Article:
‘Carer effect’ of parenting impacts female doctors most, study shows


Female doctors’ working hours drop significantly if they have children, while male doctors work longer hours once they become a parent in a phenomenon dubbed the ‘carer effect’ by new Australian research.

In dual-doctor households, female doctors cut their working hours by an even larger margin after becoming a parent, while the working hours of male doctors didn’t change as a result of parenting, according to the study by health economists from the University of Adelaide

The findings suggested the onset of parenthood could worsen the gender earnings gap and impact female doctors career advancement, the authors said.

The study analysed data from nine waves of the longitudinal Medicine in Australia: Balancing Employment and Life (MABEL) survey of doctors between 2008 and 2016, looking at hours worked per week in relation to having children and partners’ working status. The survey collects data annually from more than 10,000 Australian doctors, 40% of whom are specialists.

The findings, published in Social Science & Medicine, showed that female doctors in clinical practice cut their working hours by 20.4% or 7.9 hours per week after becoming a parent. In contrast, male doctors worked an extra 4.2% or 1.9 hours per week after entering parenthood.

For each extra child a female doctor had, there was a further small drop in their working hours, while male doctors who had three or more children worked an extra 3.3 hours per week.

The drop in female doctors’ working hours was biggest when their children were young (0-4 years) and they gradually increased their workload as children got older.

The study also revealed that the working status of female doctors’ spouses had a strong influence on their work: those with a partner who worked full-time cut their working hours by the largest margin when they had children, compared with those with a part-time or non-working partner.

In households where both spouses were doctors, having children resulted in females cutting their working hours by 31.4%, while male doctors did not report a change in working hours with parenthood.

“Collectively, these findings point to the presence of strong gender division in family responsibilities among medical doctors, even in households comprising two highly qualified professionals,” the authors wrote.

They said the true impact of the ‘carers’ effect’ was likely even greater, because the MABEL survey only captures data on doctors currently working in clinical practice – those on maternity leave, home duties or not in clinical practice at the time of the survey were not included.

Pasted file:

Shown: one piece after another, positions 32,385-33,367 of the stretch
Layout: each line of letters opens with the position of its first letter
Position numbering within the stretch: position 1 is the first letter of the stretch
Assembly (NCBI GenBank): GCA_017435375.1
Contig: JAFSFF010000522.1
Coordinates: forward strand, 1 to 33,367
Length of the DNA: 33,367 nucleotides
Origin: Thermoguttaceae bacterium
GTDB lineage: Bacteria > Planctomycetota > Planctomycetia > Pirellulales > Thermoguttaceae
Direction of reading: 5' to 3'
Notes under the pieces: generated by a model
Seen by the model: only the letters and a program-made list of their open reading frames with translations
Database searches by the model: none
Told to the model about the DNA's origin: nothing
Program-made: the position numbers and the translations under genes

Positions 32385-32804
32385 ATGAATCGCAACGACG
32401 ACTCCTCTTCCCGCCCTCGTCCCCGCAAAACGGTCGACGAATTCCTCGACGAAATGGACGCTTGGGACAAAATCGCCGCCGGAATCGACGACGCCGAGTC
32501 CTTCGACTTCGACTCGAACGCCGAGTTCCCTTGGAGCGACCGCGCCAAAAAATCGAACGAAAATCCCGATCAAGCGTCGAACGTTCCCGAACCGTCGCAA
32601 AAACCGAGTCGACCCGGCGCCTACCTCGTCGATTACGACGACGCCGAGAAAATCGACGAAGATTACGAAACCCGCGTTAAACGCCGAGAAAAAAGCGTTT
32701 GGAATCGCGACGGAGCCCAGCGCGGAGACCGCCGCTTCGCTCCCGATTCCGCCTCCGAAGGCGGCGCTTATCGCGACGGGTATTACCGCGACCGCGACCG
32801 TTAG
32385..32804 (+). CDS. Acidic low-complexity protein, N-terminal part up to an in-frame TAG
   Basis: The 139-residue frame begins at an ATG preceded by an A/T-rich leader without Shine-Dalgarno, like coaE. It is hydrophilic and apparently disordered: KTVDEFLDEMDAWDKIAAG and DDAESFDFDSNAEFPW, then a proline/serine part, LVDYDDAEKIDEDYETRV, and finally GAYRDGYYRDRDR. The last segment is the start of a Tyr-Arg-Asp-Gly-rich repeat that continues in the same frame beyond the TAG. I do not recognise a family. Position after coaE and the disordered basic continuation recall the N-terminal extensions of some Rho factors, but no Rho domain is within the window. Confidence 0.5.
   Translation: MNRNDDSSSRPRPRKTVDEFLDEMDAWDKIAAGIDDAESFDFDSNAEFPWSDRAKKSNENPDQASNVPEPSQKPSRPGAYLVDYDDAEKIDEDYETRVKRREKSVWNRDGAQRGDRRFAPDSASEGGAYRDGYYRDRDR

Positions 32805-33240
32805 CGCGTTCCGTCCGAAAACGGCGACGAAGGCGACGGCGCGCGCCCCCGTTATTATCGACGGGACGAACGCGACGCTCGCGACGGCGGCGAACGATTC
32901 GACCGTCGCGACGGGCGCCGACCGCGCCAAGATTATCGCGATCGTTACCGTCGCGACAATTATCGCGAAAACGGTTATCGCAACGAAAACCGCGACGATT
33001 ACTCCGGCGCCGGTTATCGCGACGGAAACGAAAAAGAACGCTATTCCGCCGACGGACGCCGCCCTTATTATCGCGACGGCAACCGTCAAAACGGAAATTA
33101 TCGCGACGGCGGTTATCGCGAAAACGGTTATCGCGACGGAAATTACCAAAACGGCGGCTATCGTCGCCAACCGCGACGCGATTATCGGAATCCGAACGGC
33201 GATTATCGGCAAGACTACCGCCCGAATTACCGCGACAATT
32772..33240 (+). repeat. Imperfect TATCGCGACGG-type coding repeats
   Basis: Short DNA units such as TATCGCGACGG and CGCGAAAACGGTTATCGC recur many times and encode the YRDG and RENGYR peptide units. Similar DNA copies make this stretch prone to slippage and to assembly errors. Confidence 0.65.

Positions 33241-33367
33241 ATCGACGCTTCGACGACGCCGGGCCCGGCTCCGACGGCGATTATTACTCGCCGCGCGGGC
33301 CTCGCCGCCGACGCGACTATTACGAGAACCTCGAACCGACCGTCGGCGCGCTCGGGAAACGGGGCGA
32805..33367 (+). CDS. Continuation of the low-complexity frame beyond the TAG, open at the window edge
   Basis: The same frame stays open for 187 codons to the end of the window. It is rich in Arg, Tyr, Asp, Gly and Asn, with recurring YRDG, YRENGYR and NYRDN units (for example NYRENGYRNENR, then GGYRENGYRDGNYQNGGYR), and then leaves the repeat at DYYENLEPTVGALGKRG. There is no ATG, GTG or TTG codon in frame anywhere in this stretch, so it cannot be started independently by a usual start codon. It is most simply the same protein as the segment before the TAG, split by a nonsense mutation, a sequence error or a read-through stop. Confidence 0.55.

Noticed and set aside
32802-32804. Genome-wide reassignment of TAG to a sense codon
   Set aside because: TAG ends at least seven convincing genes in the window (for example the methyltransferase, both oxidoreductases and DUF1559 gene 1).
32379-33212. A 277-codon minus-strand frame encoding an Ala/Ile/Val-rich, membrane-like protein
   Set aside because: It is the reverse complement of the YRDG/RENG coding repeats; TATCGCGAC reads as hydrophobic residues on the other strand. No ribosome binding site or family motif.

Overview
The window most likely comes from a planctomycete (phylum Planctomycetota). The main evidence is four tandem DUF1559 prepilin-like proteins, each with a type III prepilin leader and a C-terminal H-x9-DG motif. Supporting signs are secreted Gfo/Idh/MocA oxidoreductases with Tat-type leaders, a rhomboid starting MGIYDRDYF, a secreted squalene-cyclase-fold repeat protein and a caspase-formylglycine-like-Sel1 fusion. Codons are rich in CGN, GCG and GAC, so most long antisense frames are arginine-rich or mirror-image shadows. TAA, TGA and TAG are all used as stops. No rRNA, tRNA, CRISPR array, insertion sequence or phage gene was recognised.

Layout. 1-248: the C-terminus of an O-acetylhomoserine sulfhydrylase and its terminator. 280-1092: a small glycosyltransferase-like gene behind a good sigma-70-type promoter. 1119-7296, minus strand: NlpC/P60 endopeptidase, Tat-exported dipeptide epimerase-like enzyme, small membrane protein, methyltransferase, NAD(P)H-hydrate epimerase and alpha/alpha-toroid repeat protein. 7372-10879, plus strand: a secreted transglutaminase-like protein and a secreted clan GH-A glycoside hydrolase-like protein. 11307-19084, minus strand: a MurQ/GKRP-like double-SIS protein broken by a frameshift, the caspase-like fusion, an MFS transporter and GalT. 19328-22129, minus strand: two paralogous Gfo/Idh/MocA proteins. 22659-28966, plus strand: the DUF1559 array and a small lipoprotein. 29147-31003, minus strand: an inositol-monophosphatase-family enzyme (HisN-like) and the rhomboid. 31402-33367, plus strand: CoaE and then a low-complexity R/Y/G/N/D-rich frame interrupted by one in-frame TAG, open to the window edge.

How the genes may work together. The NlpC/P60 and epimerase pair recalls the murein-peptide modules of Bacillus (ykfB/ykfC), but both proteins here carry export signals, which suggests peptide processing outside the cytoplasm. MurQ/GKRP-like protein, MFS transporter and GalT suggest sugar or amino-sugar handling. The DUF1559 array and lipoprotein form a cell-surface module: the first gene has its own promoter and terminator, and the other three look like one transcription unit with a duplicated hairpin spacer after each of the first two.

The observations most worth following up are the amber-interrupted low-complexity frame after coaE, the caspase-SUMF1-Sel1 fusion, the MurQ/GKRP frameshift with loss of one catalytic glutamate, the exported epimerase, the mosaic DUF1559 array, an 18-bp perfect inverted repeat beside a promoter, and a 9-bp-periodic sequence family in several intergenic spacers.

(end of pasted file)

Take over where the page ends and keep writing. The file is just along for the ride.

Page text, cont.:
Study author Dr Terence Cheng (PhD), senior lecturer in the School of Economics at the  University of Adelaide, told The Limbic he was surprised the gender division patterns seen in the general population were very similar in medicine, given doctors had invested a huge amount in human capital development and medical training to become highly qualified.

The findings suggested female doctors were more likely to work part-time than males after having children, which was often viewed as a signal of a lack of commitment to a career, he said.

“This raises questions about what employers can do to help doctors come back into the workforce after child rearing, and about the availability of part-time positions to recognise that, at least in the early stages, doctors want to take an active role in childcare at the same time as keeping their career going,” he said.

Employers needed to ensure doctors working part-time had equal support and access to opportunities for career advancement as their full-time peers, the study states.

Dr Elizabeth Shaw, an interventional cardiologist who works full-time as a staff specialist at Hornsby Ku-ring-gai and Northern Beaches Hospitals as well as in private practice in Sydney, said the findings would ring true for many female doctors.

A mother of two children aged five and seven years, Dr Shaw said her husband took a year off his work in the finance field after they had each child, to enable her to return to work.

She continued her advanced training when her daughter was six weeks old, and the family moved interstate so she could take up an interventionalist scholarship when her son was eight weeks old.

“I was lucky to have a very supportive husband,” she said.

She is now the family breadwinner and her husband is a stay-at-home dad.

However, she said women doctors faced a lot of “mother guilt’ about working full-time when they had young child.

“The guys never get that,” she said.

Dr Shaw, who is a founding member of Women in Interventional Cardiology Australia/New Zealand, a group aimed at promoting the career to female doctors, said there was a need for more part-time and job-sharing positions.

But a “mindshift” was also needed across all subspecialties of medicine to ensure women who changed their working patterns due to family responsibilities were not perceived as being less committed to their career.

Her message to female doctors is that they can manage work and family if they are determined to do so.

“It is possible – you can get through if you keep at it,” she said.

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